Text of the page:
If I were to say, ‘Just as the dragon of Revelation waited to snatch the child from its mother’s womb…’ we would all realize that I am not saying that dragons are real.  Instead we would recognize that I am using the image from Revelation to make some sort of point.  So too, I think, should we give biblical writers the right to refer to fictional or metaphorical images used elsewhere in scripture, without accusing them of believing in the literal reality of those images.  Indeed, this can be the only way to deal with Jude and his rather embarrassing references to both Enoch and Michael’s war with Satan over Moses’ body. 

Simply put, just because Peter refers to the world emerging from water, and just because he refers to a global Flood, does not mean that he believed in the historical reality of those events.  He could have been using a scriptural image to jump-start his own metaphor.

Some concluding remarks on the utility of tehowm for evangelical evolutionists
This article has taken a fairly lengthy look at an image that most Christians are probably not even aware of.  We have seen that tehowm conjures up images of a chaotic ocean; that it sets the stage for God’s orderly creation; that God used tehowm to extinguish moral chaos from the world, and that this was unsuccessful; that Christ was capable of taming the tehowm; and that Christ’s death and resurrection are re-enacted by each Christian at the moment of baptism, when their old selves are put to death in the primordial tehowm and they emerge as new creations in God’s new order.

We hesitate from taking any of these images literally.  We know that we do not literally die when we enter the baptismal waters, and we know that we emerge still with a propensity for sin.  In the same way, we do not treat the chaotic tehowm of Genesis 1 as a literal entity that wages war with God, but rather as an image that emphasizes the orderliness of God’s creation.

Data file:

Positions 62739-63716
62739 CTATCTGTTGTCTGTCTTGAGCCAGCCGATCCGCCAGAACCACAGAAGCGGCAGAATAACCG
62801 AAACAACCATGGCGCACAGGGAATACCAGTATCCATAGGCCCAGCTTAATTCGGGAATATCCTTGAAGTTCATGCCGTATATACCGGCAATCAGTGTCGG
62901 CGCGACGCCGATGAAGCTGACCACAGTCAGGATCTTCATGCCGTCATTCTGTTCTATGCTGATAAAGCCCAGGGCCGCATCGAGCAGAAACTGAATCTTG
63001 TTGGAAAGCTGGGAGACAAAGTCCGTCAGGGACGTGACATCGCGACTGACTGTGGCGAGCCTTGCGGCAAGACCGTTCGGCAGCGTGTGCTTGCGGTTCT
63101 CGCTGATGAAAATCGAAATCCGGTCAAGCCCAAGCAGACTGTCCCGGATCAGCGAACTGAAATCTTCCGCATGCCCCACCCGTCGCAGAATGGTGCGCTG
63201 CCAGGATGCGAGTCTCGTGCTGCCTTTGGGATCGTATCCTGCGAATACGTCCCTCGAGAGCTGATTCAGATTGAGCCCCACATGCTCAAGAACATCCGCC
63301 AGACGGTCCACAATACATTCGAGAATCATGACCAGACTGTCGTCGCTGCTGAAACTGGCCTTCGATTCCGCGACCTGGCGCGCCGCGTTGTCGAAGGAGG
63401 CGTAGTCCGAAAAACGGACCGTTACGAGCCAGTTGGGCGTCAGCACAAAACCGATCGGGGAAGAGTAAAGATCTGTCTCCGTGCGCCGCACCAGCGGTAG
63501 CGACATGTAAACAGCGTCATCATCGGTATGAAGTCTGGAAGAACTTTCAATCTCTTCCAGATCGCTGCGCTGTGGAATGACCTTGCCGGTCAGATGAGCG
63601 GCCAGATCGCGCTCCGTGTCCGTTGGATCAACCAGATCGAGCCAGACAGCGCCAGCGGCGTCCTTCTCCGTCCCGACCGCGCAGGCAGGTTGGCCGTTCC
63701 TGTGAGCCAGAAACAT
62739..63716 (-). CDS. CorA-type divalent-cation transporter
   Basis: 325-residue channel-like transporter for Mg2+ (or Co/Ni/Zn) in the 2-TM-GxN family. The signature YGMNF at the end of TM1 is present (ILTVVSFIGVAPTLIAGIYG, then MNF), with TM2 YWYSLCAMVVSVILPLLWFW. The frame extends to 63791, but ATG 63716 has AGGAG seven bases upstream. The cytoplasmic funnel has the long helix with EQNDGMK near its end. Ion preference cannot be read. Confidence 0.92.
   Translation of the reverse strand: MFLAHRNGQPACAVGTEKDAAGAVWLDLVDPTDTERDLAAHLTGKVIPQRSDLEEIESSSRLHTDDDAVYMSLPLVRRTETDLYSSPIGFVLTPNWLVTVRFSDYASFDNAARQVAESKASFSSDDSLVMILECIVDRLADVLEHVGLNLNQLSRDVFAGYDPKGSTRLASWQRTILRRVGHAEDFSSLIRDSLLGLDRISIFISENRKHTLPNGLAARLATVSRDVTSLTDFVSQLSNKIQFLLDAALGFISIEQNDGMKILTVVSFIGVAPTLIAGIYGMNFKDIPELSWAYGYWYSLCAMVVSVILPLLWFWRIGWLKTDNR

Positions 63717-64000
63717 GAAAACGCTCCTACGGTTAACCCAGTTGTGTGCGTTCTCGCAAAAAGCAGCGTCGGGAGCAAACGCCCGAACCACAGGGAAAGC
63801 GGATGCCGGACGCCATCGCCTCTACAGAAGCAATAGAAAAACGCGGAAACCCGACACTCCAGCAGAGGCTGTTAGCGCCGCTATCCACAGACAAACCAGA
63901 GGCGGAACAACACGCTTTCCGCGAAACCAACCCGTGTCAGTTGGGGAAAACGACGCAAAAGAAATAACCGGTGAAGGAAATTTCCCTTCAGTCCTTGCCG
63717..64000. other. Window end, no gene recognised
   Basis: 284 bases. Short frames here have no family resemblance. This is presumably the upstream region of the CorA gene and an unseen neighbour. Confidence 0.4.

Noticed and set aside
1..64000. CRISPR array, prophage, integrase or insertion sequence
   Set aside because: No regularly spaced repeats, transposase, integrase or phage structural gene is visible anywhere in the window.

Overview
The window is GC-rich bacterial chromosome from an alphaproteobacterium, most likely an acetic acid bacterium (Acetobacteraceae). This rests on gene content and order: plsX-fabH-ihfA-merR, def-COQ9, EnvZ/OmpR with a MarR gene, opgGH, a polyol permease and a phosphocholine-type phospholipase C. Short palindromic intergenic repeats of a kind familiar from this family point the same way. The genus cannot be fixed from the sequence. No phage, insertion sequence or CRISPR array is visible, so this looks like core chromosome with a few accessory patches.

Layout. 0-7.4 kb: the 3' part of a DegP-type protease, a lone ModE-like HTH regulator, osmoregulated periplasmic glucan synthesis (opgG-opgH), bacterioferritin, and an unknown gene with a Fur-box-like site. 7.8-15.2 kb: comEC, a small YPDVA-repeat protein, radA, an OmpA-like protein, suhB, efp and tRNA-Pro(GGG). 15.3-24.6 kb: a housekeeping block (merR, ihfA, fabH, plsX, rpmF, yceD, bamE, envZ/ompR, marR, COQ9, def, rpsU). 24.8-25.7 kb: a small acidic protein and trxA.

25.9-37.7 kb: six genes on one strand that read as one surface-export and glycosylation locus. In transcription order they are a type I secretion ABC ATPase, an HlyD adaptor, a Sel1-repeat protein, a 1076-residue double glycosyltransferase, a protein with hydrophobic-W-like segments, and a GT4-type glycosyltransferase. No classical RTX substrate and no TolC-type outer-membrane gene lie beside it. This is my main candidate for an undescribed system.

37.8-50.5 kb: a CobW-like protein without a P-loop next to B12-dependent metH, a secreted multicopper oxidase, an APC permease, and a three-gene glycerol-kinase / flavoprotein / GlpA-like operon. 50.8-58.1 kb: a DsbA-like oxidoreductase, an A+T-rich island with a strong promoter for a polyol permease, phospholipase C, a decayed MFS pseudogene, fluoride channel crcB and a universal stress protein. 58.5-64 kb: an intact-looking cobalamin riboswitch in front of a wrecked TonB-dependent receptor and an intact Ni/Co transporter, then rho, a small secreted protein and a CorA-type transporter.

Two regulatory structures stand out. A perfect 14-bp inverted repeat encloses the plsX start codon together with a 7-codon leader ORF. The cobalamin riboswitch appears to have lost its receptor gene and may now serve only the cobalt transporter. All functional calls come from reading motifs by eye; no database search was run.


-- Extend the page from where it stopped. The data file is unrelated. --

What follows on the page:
But we also cannot shy away from the reality of chaos.  Although not in the form of an ocean or Leviathan, we do recognize that this world is not perfect, that disorder at times seems to have the upper hand, and that not every aspect of this disorder is caused by moral chaos.  It is difficult to see, for example, how natural disasters could be a result of the Fallen condition of man.  To be sure, the suffering that attends many natural disasters would be far less if we took pains to care for the earth and for one another (for example, numerous lives have been lost due to poorly designed buildings that could not withstand inevitable earthquakes; the devastation unleashed during the 2007 tsunami has been directly linked with the clearing of mangrove swamps for, among other things, shrimp farms).  But much of the devastation is a necessary part of how the world operates; from an evolutionary perspective, we would not be here without this disorder.

In a very real way, disorder is necessary for order to be produced.

I wonder, and this is merely conjecture, if God is not trying to teach us something about how he operates through the use of the word tehowm.  On day one, things are good, but they are still disordered.  Order is a gradual process in the creation account.  Perhaps the chaos we see in the evolutionary record, the suffering and death and waste, is nothing more than the remnants of tehowm in paradise.  And perhaps this is not a bad thing.  Perhaps tehowm stands apart from moral chaos in not being inherently evil.  In large portions it is destructive and threatening to God’s creation, like in the Flood, but in small doses, in manageable amounts, it, like the subterranean waters flowing from the rocks, gives life.

I cannot say for sure, but maybe some of the objections evangelicals have about evolution are answered through tehowm.

Part 2


chrislantz said...

This is brilliant stuff... all 3 parts of "Chaos and the Deep" were fascinating. I learned a great deal, and feel as though Scripture was done a great service by being treated with dignity, awe and respect. My faith is stronger having read this, Matthew.

Matthew said...

Thanks Chris! And just wait - I have an epilogue that will be posting shortly.

Richard said...

Did you ever post the epilogue?